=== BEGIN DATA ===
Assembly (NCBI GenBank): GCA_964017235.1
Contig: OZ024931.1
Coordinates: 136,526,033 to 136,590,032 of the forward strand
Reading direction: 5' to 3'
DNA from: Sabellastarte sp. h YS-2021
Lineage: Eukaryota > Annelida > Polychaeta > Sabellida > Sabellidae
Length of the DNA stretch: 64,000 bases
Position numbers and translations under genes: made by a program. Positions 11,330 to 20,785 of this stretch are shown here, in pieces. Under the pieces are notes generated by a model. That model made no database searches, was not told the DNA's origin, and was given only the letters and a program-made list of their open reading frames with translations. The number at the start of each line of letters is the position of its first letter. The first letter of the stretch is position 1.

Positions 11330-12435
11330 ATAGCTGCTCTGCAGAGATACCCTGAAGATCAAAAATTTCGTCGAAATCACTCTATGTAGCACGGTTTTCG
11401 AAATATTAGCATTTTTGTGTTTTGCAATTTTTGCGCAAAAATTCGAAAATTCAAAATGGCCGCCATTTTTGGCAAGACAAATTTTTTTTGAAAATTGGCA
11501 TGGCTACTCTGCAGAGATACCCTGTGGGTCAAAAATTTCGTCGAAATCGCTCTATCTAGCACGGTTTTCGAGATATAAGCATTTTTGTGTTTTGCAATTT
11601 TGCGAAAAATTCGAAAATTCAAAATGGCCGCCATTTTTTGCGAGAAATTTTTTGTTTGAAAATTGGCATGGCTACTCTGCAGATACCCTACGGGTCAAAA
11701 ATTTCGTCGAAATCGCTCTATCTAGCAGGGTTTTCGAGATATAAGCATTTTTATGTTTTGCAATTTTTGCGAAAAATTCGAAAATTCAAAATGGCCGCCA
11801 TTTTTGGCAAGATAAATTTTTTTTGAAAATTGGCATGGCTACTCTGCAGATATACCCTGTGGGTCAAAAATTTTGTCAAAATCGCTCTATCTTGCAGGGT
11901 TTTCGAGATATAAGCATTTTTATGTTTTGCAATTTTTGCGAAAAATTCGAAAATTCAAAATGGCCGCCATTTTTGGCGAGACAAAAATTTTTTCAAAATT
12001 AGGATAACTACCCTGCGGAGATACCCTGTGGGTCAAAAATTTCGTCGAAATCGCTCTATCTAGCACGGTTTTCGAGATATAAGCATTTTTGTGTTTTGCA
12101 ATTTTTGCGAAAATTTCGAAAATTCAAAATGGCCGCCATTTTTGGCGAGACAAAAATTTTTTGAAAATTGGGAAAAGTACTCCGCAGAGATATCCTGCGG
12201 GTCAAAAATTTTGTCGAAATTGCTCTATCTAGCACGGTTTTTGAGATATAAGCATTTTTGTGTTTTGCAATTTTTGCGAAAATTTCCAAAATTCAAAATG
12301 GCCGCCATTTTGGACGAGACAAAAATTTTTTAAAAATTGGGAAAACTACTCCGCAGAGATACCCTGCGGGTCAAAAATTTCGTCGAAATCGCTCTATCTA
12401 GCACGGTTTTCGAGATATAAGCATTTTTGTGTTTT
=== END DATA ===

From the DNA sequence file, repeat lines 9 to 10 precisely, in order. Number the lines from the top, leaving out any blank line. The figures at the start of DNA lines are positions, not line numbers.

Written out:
Positions 11330-12435
11330 ATAGCTGCTCTGCAGAGATACCCTGAAGATCAAAAATTTCGTCGAAATCACTCTATGTAGCACGGTTTTCG